Monday, July 6, 2009
609-pound tortoise taking trip to Tulsa
Jaime Oppenheimer/The Wichita Eagle
Rocket, an Aldabra tortoise at the Sedgwick County Zoo, has outgrown the indoor winter facility and will soon move to the Tulsa Zoo. The 609-pound tortoise is 78 years old and has been at the zoo since it opened. Zoo officials hope to bring him back when the exhibit is enlarged for him. (July 2, 2009)
Gallery: 609-pound tortoise has outrgrown the zoo
Tortoise outgrows home at Sedgwick County Zoo
At age 78 and tipping the scales at 609 pounds, Rocket is a ladies' man — as far as tortoises go.
Within the month, Rocket will be headed across the Kansas border in search of a bigger pad and lost love.
The Sedgwick County Zoo's most iconic Aldabra tortoise — commonly known as the giant tortoise — has grown too big for the zoo's 1970-era amphibian and reptile building.
Rocket is not only leaving Wichita, where he's lived for 40 years, but also leaving his tortoise friends Speed, Missy and Washington.
The Aldabra tortoises are native to the Aldabra Atoll in the Indian Ocean and are not considered endangered.
Moving, however slowly, will be a big change for this septuagenarian.
"We are excited about the prospect of having him down here. An animal that big is kind of exciting," said Barry Downer, curator of reptiles and aquatics at the Tulsa Zoo and Living Museum.
He will temporarily join Tulsa's Aldabra tortoise herd and live with Big Al, Mo, Dozer, Kadabra and Tofi.
That's good news for Rocket, Downer said, because the Tulsa zoo has one of the most successful Aldabra tortoise breeding programs in the nation.
Rocket will have larger, more plush living quarters, a pool to swim, three yards to graze in and an indoor facility with heated floors and skylights.
Both Sedgwick County and Tulsa zoo officials say Rocket's move is only temporary, possibly three to five years or until a new amphibian and reptile building can be built at the Sedgwick County Zoo to house a tortoise of such gargantuan girth.
When the Sedgwick County Zoo opened on Aug. 25, 1971, it featured only American and Asian farm animals.
The next year, exotic animals began arriving, said Christan Baumer, spokeswoman for the zoo.
The first of the exotic animals was a pair of Caribbean flamingos and three Aldabra tortoises — of which one was Rocket.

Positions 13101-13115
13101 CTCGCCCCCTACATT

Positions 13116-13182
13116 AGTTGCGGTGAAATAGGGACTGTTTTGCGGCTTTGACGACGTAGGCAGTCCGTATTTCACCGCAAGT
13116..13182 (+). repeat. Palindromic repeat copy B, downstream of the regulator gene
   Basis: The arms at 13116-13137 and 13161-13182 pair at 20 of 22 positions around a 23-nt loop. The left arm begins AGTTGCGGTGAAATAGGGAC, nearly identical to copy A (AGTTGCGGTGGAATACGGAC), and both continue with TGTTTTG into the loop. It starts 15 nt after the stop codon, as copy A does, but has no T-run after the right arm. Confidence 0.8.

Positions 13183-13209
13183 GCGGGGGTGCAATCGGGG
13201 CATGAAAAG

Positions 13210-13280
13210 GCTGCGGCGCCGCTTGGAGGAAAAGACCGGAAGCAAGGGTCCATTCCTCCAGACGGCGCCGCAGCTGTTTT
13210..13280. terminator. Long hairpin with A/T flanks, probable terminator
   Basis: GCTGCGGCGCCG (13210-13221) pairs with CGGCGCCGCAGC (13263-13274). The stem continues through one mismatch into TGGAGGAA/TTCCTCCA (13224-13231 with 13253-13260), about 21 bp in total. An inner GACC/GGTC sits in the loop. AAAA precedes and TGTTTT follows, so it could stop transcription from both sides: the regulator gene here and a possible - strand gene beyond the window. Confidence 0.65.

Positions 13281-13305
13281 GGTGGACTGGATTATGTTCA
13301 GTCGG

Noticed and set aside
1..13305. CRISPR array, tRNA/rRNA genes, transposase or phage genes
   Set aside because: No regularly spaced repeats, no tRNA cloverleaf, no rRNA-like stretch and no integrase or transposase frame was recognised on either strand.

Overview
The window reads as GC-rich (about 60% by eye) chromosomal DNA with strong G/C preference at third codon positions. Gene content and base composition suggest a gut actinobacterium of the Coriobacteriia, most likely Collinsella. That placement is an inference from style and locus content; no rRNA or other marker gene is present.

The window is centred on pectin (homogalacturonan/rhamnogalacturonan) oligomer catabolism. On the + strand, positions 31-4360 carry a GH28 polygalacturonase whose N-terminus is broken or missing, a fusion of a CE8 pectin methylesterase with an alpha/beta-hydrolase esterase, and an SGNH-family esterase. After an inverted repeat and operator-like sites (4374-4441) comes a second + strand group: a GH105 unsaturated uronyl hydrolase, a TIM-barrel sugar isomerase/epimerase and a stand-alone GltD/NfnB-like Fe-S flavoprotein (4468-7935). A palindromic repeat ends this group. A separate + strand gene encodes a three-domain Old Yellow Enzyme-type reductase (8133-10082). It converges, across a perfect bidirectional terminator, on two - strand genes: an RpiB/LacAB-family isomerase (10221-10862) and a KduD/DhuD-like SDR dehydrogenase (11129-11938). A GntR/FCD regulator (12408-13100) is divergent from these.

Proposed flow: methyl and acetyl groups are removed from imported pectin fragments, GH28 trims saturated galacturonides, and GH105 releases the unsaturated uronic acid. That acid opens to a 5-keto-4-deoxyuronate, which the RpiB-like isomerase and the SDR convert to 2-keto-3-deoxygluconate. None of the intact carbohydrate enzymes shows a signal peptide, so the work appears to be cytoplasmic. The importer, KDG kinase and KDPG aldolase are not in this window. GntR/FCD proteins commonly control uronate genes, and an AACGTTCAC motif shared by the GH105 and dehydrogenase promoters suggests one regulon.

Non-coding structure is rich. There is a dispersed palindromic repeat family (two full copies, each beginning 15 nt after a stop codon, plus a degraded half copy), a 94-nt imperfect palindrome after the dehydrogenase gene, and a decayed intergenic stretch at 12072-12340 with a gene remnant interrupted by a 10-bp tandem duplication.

He was 40 years old then and already "a big boy," Baumer said.
In the nearly four decades since, Rocket has thrived simply by eating and growing.
To get some perspective of just how big Rocket is, consider these facts:
* The largest Aldabra tortoise weight ever recorded was 683 pounds. If Rocket keeps up his current regimen he will bypass that weight in about six years.
* The average weight of a male Aldabra tortoise is closer to 250 to 400 pounds.
* He is already one of the nation's largest Aldabra tortoises.
Although Aldabra tortoises typically live 60 to 90 years, there have been some known to live up to 150 years.
Move is for his safety
The giant tortoise is one of the most asked-about animals at the zoo.
"He is very beloved by keepers and guests," said Nate Nelson, curator of amphibians, reptiles and fishes at the Sedgwick County Zoo. "Guests know him by name and ask for him."
At times, Rocket's personality has been a crowd-stealer.
"He is so big and charismatic," Nelson said. "He'll come and check you out and want to know what's in your hands."
He has a favorite red ball. He likes to munch carrots, salads and prairie hay. He quickly downs sweet potatoes and watermelon.
But he has also grown so large he puts himself in danger.
Because he isn't shy, Nelson said, Rocket has been known to get his feet over the herpatorium's enclosure. Should he fall from the raised exhibit, it could seriously injure him.
"When this building was constructed in the early 1970s, it wasn't built for a 609-pound tortoise," Nelson said. "It's a three-foot drop to the floor. At that weight, he could conceivably injure his shell or legs. We don't want to see that scenario play out. As soon as possible, we plan on enlarging our indoor and outdoor exhibit and bringing him back."
And, because of his girth, he hasn't been able to spend the winter in the public indoor exhibit area for the tortoises. He has been regulated to the herpatorium's greenhouse, away from the other tortoises.
That will change once he arrives in Tulsa.
Terrie Correll, zoo director at the Tulsa Zoo and Living Museum, is an old friend of Rocket's. She was his zookeeper at Sedgwick County Zoo when he first arrived.
She remembers Rocket was already climbing and testing the bars at the Sedgwick County Zoo.
"He did that when I was there but apparently he has gotten worse and now strands himself," Correll said. "We have a much better setup for an animal that large. "
She also remembers Rocket was quite taken with lady tortoises, which is good because Tulsa intends to use him as a breeding male.
For now, plans are being made to help Rocket on his journey to Tulsa.
The massive 2 1/2-foot tall tortoise who is nearly 3 feet wide and 4 feet long is being trained to follow his red ball up a ramp. That skill will come in handy when he is transported by trailer.
"Rocket has seen lots of people come and go out of his life," Baumer said. "And now he is leaving us. He is going to be very missed. But we hope we can bring him back."
Reach Beccy Tanner at 316-268-6336 or firstname.lastname@example.org.